Common Vocabulary for ID


Reigeluth, Charles M. & Alison Carr-Chellman. A Common Language and Knowledge Base for ID? Retrieved 2/6/2009 from


Reigeluth proposes that design theory differs from descriptive (learning) theory because it identifies methods versus cause-effect relationships; he also contends that design theory assists in the creation (versus mere description) of outcomes. His five sets of design theories parallels the ADDIE model.  He divides methods into several constructs (which he admits may not be all-inclusive):

  • Scope
  • Generality
  • Precision
  • Power
  • Consistency

These methodological constructs are contained within (and constrained by) the situational constructs of values and conditions (environment).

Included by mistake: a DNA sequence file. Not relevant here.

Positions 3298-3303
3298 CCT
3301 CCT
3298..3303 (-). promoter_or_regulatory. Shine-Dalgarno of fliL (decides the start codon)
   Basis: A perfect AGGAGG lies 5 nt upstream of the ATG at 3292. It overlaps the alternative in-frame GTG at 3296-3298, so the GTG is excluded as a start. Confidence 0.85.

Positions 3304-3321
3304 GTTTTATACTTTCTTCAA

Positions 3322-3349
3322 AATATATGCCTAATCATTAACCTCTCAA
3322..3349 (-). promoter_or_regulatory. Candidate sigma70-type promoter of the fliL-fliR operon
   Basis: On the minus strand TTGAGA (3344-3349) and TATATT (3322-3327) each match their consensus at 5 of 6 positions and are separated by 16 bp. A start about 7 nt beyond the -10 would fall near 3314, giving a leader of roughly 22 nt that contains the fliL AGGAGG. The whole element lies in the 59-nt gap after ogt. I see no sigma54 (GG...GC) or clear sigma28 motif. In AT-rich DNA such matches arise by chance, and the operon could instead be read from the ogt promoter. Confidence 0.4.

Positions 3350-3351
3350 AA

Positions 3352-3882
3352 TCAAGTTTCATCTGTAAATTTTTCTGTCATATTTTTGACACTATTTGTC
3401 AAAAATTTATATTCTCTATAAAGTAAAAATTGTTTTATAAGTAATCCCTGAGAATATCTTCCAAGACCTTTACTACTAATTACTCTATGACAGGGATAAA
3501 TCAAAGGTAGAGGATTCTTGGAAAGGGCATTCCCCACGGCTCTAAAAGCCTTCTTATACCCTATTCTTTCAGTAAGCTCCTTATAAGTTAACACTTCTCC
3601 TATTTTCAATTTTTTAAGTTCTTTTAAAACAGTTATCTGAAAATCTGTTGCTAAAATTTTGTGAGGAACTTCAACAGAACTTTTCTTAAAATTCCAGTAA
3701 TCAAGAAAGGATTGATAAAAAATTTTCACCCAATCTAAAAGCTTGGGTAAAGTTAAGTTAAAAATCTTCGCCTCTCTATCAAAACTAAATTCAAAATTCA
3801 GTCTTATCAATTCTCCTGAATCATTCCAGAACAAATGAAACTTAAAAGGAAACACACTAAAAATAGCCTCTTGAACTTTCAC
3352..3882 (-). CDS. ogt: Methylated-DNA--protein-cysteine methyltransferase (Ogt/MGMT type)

The argument that the cause-effect relationships of descriptive theory are probablistic is contradicted by Reigeluth’s earlier work that argues  that the methods of design theories, “are probablistic” (Riegeluth, Charles M. Instructional Design Theories and Models: A New Paradigm, Vol. 2 (1983). Mahwah, NJ: Erlbaum. p. 7); the earlier work seems more accurate. However, the idea to distinguish (and connect) design theory with learning theory is very useful. The act of situating methods in community (values) and environment (conditions) embraces constructivism and allows the methods to vary from behavioral to cognitive, depending upon the needs of the learner (developmental stage, as well as prior knowledge) and the content (including the goals).


Activities (Strategies)

The 3-step approach to strategies was clear, although executing the approach is more an art than a formula:

  1. Chunk the content
  2. Sequence learning events for each chunk
  3. Align the activities with the outcomes and assessments